Compartmentalization of Metabolites and Enzymatic Mediation in Nutritive Cells of Cecidomyiidae Galls on Piper Arboreum Aubl. (Piperaceae)

Gracielle Pereira Bragança, Denis Coelho Oliveira, Rosy Mary dos Santos Isaias

Abstract


Galling insects commonly change the chemical profile of their host plant tissues during gall induction and establishment. As a consequence, galls accumulate a wide range of metabolites in specialized cells, which may be organized in a nutritive tissue and in outer storage cells. The nutrients compartmentalized in nutritive cells may be directly assessed or metabolized via enzymatic mediation, while the gall outer cortex may accumulate secondary metabolites. These secondary metabolitesmay configure a specialized chemical barrier against the attack of natural enemies. Either the nutritive inner cells or the outer cortical cells, with their specific metabolic apparatus, should differentiate under the chemical constraints of each host plant-galling herbivore interaction. This premise is herein addressed by the investigation of the histochemical profile of the non-galled leaves and galls induced by Diptera: Cecidomyiidae on Piper arboreum. The spatial compartmentalization of the nutritive and defensive metabolites indicates the new functions assumed during the redifferentiation of the host plant cells. The enzymatic mediation of the primary metabolites by sucrose synthase and invertases favors the nutritive requirements of the galling Cecidomyiidae or the structural maintenance of the gall. The accumulation of secondary metabolites is restrict to the tissue layers not involved in nutrition, and may act in the chemical protection against predators or parasitoids. Current results systematically document metabolites compartmentalization, evidence the impairment of toxic compounds storage in cells surrounding the larval chamber, as well as, detect the redirection of nutritive substances to the site of the Cecidomyiidae feeding. The activity of sucrose synthase is restrict to the nutritive tissue in the galls on Piper arboreum, and reinforces previous detection of this enzyme mediation in carbohydrate metabolism in Cecidomyiidae galls.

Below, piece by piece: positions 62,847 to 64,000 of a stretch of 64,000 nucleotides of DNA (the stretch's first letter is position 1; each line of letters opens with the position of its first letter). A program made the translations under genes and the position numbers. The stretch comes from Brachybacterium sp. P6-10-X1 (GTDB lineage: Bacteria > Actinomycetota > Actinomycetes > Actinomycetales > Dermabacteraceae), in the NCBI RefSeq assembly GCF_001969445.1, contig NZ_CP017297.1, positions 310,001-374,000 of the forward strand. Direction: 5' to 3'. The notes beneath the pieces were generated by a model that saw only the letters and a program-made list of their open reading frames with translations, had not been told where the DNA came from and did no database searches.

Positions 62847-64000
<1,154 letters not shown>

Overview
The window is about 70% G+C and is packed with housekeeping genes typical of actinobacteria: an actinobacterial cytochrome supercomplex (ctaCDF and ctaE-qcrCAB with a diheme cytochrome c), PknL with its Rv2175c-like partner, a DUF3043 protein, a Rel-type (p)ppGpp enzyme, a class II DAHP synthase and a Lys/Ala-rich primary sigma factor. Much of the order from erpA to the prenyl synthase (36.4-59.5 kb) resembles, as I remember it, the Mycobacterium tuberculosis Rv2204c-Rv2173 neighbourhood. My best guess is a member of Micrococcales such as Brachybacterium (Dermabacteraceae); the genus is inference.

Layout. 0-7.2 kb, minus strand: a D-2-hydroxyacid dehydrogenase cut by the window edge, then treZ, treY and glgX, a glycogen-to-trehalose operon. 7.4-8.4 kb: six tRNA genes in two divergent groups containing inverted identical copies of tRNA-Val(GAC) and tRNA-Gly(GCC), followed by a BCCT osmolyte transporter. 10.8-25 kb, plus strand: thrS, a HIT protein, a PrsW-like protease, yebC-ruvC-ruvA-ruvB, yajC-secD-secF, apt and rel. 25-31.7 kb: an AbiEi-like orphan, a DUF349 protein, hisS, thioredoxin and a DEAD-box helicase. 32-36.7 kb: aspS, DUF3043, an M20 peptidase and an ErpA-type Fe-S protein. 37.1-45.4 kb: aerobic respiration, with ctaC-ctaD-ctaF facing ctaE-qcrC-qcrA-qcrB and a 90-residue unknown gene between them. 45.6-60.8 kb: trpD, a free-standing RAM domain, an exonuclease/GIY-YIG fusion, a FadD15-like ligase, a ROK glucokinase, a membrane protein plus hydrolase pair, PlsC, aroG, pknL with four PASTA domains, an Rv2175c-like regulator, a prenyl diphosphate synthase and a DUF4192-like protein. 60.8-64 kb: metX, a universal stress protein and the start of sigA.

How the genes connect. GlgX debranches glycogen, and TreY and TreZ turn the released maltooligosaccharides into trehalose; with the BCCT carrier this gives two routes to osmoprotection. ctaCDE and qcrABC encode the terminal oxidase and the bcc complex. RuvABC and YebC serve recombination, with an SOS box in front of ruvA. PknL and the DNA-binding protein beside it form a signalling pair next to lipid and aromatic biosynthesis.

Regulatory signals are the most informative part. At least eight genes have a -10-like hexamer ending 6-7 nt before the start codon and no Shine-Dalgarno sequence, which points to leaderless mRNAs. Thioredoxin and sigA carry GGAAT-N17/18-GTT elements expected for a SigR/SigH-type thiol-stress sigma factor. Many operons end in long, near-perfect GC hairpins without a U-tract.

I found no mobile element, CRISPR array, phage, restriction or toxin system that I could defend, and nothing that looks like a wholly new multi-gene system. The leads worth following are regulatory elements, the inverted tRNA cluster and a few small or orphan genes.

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DOI: https://doi.org/10.5539/jps.v6n1p11

Copyright (c) 2016 Gracielle Pereira Bragança, Denis Coelho Oliveira, Rosy Mary dos Santos Isaias

License URL: http://creativecommons.org/licenses/by/4.0

Journal of Plant Studies   ISSN 1927-0461 (Print)   ISSN 1927-047X (Online)  E-mail: jps@ccsenet.org

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